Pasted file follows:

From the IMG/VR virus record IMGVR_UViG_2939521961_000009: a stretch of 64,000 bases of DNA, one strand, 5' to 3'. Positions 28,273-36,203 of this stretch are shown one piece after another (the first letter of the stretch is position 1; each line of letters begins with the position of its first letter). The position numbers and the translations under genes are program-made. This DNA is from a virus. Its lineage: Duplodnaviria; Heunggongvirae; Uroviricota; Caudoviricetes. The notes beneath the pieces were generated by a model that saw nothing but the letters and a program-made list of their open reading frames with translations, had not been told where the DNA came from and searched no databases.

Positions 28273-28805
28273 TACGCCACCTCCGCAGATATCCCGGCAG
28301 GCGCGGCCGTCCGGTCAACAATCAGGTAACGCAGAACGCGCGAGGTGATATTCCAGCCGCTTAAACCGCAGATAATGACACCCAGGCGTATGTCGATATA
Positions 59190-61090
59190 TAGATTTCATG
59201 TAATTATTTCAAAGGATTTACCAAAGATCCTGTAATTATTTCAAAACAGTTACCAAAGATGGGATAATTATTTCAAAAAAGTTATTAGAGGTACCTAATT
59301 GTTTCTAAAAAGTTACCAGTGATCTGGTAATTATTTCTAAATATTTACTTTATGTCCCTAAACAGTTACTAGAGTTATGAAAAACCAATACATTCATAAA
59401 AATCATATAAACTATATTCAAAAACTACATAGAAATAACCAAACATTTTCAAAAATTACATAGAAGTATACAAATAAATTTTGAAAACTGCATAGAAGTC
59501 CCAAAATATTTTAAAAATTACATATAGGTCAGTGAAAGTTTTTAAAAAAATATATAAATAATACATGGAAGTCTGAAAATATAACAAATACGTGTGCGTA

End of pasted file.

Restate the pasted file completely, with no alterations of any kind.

From the IMG/VR virus record IMGVR_UViG_2939521961_000009: a stretch of 64,000 bases of DNA, one strand, 5' to 3'. Positions 28,273-36,203 of this stretch are shown one piece after another (the first letter of the stretch is position 1; each line of letters begins with the position of its first letter). The position numbers and the translations under genes are program-made. This DNA is from a virus. Its lineage: Duplodnaviria; Heunggongvirae; Uroviricota; Caudoviricetes. The notes beneath the pieces were generated by a model that saw nothing but the letters and a program-made list of their open reading frames with translations, had not been told where the DNA came from and searched no databases.

Positions 28273-28805
28273 TACGCCACCTCCGCAGATATCCCGGCAG
28301 GCGCGGCCGTCCGGTCAACAATCAGGTAACGCAGAACGCGCGAGGTGATATTCCAGCCGCTTAAACCGCAGATAATGACACCCAGGCGTATGTCGATATA
Positions 59190-61090
59190 TAGATTTCATG
59201 TAATTATTTCAAAGGATTTACCAAAGATCCTGTAATTATTTCAAAACAGTTACCAAAGATGGGATAATTATTTCAAAAAAGTTATTAGAGGTACCTAATT
59301 GTTTCTAAAAAGTTACCAGTGATCTGGTAATTATTTCTAAATATTTACTTTATGTCCCTAAACAGTTACTAGAGTTATGAAAAACCAATACATTCATAAA
59401 AATCATATAAACTATATTCAAAAACTACATAGAAATAACCAAACATTTTCAAAAATTACATAGAAGTATACAAATAAATTTTGAAAACTGCATAGAAGTC
59501 CCAAAATATTTTAAAAATTACATATAGGTCAGTGAAAGTTTTTAAAAAAATATATAAATAATACATGGAAGTCTGAAAATATAACAAATACGTGTGCGTA